In Chicago, had I met Mike Stein of Filmfax magazine, and the late Bob Weinberg—author, publisher, and book dealer/collector—both of whom proved to be goldmines of information about the publishing business. Bob Weinberg's shop carried Robert M. Price's long-lived Crypt of Cthulhu, and having discovered the joys of H. P. Lovecraft some years earlier, I fell in love with the publication. It was Crypt, in fact, that put the bug in my head to start up a fiction magazine. At the time, I worked for a company that manufactured high-end typesetting systems, and one of my jobs was to troubleshoot the machines by typesetting and printing out endless numbers of pages—which meant I had easy access to professional typesetting systems that virtually no other small publisher had. Through Japanese Giants, I had acquired a network of distribution contacts. So, in early 1987, I decided to make the leap and put together a digest-sized publication of original horror fiction. I was already acquainted with Wilum H. Pugmire, a regular Crypt of Cthulhu contributor, via the aforementioned daikaiju circles, so I approached him, and a few other writers I had discovered in Crypt of Cthulhu, to see if they might be interested in contributing to a new horror digest. They were interested. And fellow Japanese Giants guy Bill Gudmundson knew a gentleman named Jeffrey Osier, who had written a horror story called "The Encyclopedia for Boys." I read the story, loved it, and dearly wanted to publish it.
This new digest needed a title. I was a fan of the SF anime series Space Cruiser Yamato, and one of the Yamato movies featured an alien space station whose name, in Japanese phonetic characters, came out as Dezarium. To me, the name sounded like "Deathrealm," and to this day I have no idea whether the name was actually meant to be translated as "Deathrealm," but that, I decided, would be the title of this new little horror digest. Done, done, and done.
With Japanese Giants, primarily a non-fiction magazine, the editorial "staff" had provided virtually all the writing and artwork, and I knew little about accepted etiquette for fiction publications. My idea was that Deathrealm would be something of a glorified chapbook, featuring some of my own horror tales as well as the work of other writers I specifically solicited. For the first issue, I decided I would include one of my stories called "The Arms of Doom," Jeff Osier's "Encyclopedia for Boys," something by Wilum Pugmire, and a poem (about Wilum) by Jessica Amanda Salmonson. I got a good quote for printing, put out advance notice to the distributors I knew—which netted a good many orders—and set about the production work, which in those days involved endless galley sheets, stat camera images, X-acto knives, rubber cement, and considerable manual labor.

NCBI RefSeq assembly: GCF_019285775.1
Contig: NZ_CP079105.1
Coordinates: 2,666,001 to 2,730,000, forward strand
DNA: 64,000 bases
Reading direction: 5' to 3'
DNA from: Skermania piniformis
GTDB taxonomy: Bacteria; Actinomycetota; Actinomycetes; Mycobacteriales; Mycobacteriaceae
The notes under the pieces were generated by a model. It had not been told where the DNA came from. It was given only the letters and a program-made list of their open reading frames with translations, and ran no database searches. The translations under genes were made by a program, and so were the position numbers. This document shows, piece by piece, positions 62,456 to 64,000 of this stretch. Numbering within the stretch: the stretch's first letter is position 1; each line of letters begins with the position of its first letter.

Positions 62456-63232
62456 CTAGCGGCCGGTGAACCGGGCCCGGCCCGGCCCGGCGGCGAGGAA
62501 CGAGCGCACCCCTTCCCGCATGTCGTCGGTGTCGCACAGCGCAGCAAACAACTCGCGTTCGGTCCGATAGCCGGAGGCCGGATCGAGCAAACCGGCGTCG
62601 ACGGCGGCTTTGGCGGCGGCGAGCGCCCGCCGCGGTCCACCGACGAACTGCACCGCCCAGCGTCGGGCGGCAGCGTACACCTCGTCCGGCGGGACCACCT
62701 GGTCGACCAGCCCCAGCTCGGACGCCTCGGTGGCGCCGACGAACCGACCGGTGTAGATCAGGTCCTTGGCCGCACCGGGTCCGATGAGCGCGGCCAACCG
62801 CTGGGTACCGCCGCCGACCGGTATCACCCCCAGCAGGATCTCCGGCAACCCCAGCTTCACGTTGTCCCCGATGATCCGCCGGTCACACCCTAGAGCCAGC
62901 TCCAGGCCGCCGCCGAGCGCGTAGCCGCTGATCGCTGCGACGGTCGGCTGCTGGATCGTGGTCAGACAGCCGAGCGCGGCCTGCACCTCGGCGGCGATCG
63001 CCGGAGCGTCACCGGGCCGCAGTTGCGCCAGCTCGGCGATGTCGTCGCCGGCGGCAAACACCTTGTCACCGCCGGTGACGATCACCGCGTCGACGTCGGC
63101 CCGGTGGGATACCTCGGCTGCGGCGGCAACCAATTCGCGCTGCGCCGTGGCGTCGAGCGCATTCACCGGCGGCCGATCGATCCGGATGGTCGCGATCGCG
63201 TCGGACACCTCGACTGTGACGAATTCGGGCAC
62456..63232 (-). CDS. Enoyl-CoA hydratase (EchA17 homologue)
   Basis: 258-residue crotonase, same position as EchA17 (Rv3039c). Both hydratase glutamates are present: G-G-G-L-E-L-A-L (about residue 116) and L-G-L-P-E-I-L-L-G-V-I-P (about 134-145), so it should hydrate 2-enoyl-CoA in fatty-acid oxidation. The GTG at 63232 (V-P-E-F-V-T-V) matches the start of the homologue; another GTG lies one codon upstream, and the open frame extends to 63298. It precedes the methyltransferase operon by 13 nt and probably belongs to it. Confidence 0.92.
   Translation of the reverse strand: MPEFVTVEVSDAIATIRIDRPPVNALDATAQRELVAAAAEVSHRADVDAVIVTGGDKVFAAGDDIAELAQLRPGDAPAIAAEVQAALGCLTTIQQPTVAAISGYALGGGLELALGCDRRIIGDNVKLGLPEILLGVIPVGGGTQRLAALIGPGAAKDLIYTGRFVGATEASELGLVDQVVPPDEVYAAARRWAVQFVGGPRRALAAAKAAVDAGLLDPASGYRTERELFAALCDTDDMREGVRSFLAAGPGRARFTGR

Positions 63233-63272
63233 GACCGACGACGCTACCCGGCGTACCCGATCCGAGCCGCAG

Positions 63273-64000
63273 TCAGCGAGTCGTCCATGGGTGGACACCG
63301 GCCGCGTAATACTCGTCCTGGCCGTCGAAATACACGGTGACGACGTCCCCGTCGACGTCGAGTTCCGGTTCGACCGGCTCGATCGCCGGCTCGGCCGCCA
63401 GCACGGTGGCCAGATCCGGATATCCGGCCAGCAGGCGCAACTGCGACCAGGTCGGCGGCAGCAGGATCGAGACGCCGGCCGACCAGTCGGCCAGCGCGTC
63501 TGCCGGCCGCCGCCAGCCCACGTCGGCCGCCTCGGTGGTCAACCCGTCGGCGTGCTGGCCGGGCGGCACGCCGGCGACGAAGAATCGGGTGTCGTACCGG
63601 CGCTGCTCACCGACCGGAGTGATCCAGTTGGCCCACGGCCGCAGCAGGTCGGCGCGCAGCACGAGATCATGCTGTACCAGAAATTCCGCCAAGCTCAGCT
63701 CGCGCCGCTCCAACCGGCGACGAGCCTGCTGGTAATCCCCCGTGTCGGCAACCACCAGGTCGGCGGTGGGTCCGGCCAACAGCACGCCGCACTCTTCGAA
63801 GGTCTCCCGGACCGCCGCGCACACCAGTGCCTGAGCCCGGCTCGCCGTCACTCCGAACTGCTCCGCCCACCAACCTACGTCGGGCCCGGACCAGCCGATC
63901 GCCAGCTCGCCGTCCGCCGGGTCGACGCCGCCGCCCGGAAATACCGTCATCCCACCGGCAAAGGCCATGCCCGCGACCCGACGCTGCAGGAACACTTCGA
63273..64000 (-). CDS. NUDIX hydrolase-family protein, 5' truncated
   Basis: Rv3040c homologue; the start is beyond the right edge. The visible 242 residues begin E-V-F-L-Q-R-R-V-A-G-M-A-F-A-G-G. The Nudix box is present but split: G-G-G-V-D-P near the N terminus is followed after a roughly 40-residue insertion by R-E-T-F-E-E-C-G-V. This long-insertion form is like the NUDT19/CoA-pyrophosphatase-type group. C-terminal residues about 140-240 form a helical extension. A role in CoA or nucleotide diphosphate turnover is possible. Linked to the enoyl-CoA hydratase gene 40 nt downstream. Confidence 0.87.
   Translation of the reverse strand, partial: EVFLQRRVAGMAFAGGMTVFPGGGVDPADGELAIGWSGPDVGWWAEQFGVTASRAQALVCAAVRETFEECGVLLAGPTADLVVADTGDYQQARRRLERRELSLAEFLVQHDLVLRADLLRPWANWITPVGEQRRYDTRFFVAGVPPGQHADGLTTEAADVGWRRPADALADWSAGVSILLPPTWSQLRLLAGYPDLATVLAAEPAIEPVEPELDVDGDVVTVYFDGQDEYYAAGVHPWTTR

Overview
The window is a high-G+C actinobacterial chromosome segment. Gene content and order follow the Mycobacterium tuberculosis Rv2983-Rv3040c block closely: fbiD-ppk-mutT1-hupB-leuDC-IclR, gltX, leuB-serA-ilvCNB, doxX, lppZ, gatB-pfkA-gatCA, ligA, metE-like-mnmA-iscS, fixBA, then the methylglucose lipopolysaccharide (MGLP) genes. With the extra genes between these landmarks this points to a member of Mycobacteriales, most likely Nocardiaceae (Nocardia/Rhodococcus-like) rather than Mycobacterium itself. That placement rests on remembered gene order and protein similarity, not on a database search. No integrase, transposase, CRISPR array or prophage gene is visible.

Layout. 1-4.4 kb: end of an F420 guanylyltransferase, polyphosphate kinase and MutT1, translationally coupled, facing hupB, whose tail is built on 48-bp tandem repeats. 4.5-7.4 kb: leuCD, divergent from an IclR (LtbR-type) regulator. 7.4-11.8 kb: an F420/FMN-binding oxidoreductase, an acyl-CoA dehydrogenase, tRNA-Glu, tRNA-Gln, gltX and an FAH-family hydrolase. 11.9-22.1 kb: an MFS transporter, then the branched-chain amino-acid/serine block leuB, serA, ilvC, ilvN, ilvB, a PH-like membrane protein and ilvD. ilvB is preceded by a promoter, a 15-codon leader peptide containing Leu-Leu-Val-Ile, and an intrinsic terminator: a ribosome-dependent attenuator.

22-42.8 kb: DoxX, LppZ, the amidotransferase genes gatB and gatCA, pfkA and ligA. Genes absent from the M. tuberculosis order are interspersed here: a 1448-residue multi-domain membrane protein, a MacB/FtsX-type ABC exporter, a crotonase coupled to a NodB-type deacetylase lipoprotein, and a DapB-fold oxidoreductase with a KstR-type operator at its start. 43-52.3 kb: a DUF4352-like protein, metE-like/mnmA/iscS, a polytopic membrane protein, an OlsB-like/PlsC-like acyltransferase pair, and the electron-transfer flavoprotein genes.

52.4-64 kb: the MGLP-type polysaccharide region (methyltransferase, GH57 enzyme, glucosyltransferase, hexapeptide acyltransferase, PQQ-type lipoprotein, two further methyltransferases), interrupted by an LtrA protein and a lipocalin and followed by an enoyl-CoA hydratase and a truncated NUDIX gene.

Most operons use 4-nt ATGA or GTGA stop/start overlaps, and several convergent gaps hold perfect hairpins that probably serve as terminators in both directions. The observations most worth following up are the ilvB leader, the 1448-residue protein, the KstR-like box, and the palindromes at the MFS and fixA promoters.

In the 1980s, I was pretty prolific not just with my writing, but with artwork, as I had a Bachelor of Fine Art degree from the University of Georgia. I created the magazine cover, did an interior illustration or two, and solicited some artwork from a few other artists who were established in the then-thriving small press horror market. Things were definitely coming together.
|Deathrealm #1, cover art by|
that old dude
And at last, in spring 1987, Deathrealm #1 hit the street. It had some honest-to-god comic shop distribution, attracted a sizable subscriber list, and found favor among reviewers. With things taking off on such an encouraging note, it looked like Deathrealm might end up being more than a one-shot deal, so I immediately began making plans for issue #2. I knew I couldn't manage a monthly schedule, but quarterly seemed reasonable. I approached many of the same individuals who had helped put Deathrealm on the map, including Mr. Osier, Mr. Pugmire, Ms. Salmonson, as well as several other folks who had shown serious interest in being published. I again provided the cover art and included my story, "Threnody." I had little trouble filling the contents page this time around, but I began to wonder about how I might fare with upcoming issues.
In those days, there was a wonderful monthly market guide, called Scavenger's Newsletter, published by the late Janet Fox, and its subscriber list included a lot of authors whose names I had become familiar with through various horror publications.
Following the release of issue #2, I made the fateful decision to open Deathrealm to submissions from the world at large. And for the next few years, my life would never be the same.
READ PART 2 HERE.